Both the Twitter filter and Twitter stream harvests were configured to extract URLs from the tweets and submit to the web harvester. The success of the web harvester was mixed; an earlier problem we had encountered with Heritrix encountering a problem towards the end of a crawl re-occurred:

2016-06-12 18:41:51.107 WARNING thread-50 com.google.common.cache.LocalCache.processPendingNotifications() Exception thrown by removal listener
and then:
UNREGISTERED FOR KRYO class java.util.LinkedHashSet in class 

I had hoped LBS-2016-02 would fix this, but it appears not. I’ll have to reach out to colleagues in the Heritrix community for assistance.

Ticket #321: Heritrix failing at the end of long crawls


The ELK stack is a general-purpose framework for exploring data that we have customized for social media data. One of the primary uses we intended for ELK was to assist with breaking events. Before beginning collecting, I configured an instance of an ELK container to be loaded with data from this collection set. For following #PulseNightclub, charts like the following were extremely useful:

hashtags viz

Data is loaded into ELK after the WARC file is created and the data loading takes some amount of time. Thus, there is a latency. This latency made it difficult to understand what had already been loaded into ELK. Thus:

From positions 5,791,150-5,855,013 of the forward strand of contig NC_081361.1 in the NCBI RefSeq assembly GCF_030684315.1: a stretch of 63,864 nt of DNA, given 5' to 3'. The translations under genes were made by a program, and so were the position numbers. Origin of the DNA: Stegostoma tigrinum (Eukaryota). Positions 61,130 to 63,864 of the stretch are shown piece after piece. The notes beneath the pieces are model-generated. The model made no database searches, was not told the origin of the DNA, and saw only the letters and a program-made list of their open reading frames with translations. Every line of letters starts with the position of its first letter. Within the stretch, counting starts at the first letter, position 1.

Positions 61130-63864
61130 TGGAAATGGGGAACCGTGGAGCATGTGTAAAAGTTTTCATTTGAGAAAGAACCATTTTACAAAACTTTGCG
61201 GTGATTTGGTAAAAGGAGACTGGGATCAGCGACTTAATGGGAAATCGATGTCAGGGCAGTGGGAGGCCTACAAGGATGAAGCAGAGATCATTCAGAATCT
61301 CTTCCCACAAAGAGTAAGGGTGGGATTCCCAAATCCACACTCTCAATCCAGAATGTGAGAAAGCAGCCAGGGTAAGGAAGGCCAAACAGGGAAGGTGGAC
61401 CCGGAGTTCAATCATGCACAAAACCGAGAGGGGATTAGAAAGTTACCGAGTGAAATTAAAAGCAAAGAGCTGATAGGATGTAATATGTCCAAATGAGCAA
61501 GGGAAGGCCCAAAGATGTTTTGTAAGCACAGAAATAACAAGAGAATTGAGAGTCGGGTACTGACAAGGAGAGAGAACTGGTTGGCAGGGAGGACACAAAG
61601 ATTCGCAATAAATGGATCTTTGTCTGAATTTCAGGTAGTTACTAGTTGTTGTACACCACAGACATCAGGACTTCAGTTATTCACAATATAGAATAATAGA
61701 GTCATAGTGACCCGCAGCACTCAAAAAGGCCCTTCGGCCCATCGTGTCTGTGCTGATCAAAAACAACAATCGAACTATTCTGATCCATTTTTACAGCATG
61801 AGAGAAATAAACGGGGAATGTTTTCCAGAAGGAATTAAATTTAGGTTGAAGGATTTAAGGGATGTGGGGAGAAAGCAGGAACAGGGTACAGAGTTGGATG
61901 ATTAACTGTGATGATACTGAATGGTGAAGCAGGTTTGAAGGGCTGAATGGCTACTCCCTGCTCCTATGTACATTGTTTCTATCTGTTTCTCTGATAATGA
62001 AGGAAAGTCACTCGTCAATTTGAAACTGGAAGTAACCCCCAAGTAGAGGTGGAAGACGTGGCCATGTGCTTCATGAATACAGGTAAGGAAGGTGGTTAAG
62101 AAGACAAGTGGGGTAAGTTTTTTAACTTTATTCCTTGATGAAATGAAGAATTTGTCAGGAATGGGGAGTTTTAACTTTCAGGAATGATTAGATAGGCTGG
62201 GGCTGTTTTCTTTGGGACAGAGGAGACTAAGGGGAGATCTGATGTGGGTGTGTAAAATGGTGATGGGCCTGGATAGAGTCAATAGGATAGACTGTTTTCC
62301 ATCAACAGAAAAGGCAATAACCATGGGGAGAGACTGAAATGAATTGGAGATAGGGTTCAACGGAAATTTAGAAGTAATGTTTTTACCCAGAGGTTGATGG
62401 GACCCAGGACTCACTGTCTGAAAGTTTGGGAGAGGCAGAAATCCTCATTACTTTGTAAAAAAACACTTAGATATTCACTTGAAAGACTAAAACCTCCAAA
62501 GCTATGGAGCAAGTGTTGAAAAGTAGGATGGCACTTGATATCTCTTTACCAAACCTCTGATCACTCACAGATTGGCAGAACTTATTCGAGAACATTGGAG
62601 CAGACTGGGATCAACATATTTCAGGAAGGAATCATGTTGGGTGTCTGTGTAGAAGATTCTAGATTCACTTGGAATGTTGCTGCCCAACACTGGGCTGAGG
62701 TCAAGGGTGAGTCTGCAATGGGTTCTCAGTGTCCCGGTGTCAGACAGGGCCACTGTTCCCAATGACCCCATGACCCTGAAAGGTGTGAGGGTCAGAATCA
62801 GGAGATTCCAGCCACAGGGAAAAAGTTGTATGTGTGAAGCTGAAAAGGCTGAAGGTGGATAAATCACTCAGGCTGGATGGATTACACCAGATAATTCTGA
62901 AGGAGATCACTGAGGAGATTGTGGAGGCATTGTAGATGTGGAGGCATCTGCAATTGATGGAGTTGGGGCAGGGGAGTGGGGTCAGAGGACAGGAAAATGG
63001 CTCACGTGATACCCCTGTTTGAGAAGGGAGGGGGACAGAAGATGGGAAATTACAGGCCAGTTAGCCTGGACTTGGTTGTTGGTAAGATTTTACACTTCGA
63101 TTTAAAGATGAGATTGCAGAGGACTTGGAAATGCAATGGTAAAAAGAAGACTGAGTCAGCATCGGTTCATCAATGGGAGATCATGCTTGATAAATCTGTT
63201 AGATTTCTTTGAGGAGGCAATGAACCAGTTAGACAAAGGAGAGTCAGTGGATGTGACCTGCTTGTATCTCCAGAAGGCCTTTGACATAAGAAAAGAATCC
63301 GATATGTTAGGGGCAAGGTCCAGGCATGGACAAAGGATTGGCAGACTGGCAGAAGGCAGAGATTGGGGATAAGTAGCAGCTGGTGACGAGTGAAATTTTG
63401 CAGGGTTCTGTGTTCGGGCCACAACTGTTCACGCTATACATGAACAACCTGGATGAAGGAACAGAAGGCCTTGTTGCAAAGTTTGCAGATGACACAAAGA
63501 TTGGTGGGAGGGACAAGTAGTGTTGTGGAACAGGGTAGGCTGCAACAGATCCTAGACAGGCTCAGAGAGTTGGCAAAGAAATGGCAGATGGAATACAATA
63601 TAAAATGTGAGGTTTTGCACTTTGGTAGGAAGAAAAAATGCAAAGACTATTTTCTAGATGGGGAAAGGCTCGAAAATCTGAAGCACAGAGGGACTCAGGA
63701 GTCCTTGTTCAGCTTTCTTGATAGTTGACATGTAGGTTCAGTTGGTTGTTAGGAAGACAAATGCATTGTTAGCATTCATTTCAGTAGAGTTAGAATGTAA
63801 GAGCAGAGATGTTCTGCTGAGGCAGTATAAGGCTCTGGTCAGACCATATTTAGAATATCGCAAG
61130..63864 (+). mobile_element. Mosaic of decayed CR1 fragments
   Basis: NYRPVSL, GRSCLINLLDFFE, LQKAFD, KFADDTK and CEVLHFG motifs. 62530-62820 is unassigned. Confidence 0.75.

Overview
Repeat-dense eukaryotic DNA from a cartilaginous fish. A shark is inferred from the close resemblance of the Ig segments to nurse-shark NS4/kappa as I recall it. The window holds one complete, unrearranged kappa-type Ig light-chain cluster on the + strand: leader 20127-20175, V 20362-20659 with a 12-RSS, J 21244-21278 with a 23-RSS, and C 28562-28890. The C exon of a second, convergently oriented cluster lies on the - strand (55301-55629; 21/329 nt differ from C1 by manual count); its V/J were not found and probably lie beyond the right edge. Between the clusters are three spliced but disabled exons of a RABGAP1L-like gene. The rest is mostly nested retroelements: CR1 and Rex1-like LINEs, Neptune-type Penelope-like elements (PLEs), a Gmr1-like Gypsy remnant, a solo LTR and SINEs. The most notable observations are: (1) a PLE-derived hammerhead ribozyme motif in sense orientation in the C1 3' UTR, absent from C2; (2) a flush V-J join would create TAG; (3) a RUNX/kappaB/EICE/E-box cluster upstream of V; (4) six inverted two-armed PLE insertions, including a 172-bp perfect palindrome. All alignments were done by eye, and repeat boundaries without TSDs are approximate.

Ticket #322: Provide clarity on what has been loaded into ELK

My experience with ELK also prompted some additional tickets:

Ticket #323: In ELK, normalize hashtag capitalization

Ticket #324: In ELK, add top retweets vizualization


The biggest weakness in this effort was monitoring the collection process. We were already reasonably aware of this, as we already have a number of related tickets. This just reinforced the importance of:

Ticket #229: Preserve logs

Ticket #303: Need mechanism for monitoring harvesters/exporters

Ticket #310: Failure indications in UI for Harvests and Exports

Moving collections

This collection was created on a test instance of SFM; if we choose to retain this collection we’ll want to move it to our (future) production instance. Thus:

Ticket #326: Support for import / export of collection sets


I haven’t discussed with my colleagues whether to retain this collection. However, my initial inclination is to not do so since it is not within our institution’s collection development policy. I’ve learned from my work elsewhere that digital collections that are acquired without designated custodians don’t fare well. Further, there are privacy and ethical dimensions of this collection that require careful consideration. (If you have thoughts about the disposition of this collection, please share them with us.)

While affirming the overall design of SFM, performing this event capture identified some gaps in SFM’s functionality and adjustments that must be made in existing functionality. Some of these needs we were already aware of and were on our roadmap; others came to our attention solely through this experience.

Collecting #PulseNightclub will leave us better prepared to capture the next breaking event. I just hope it isn’t another shooting.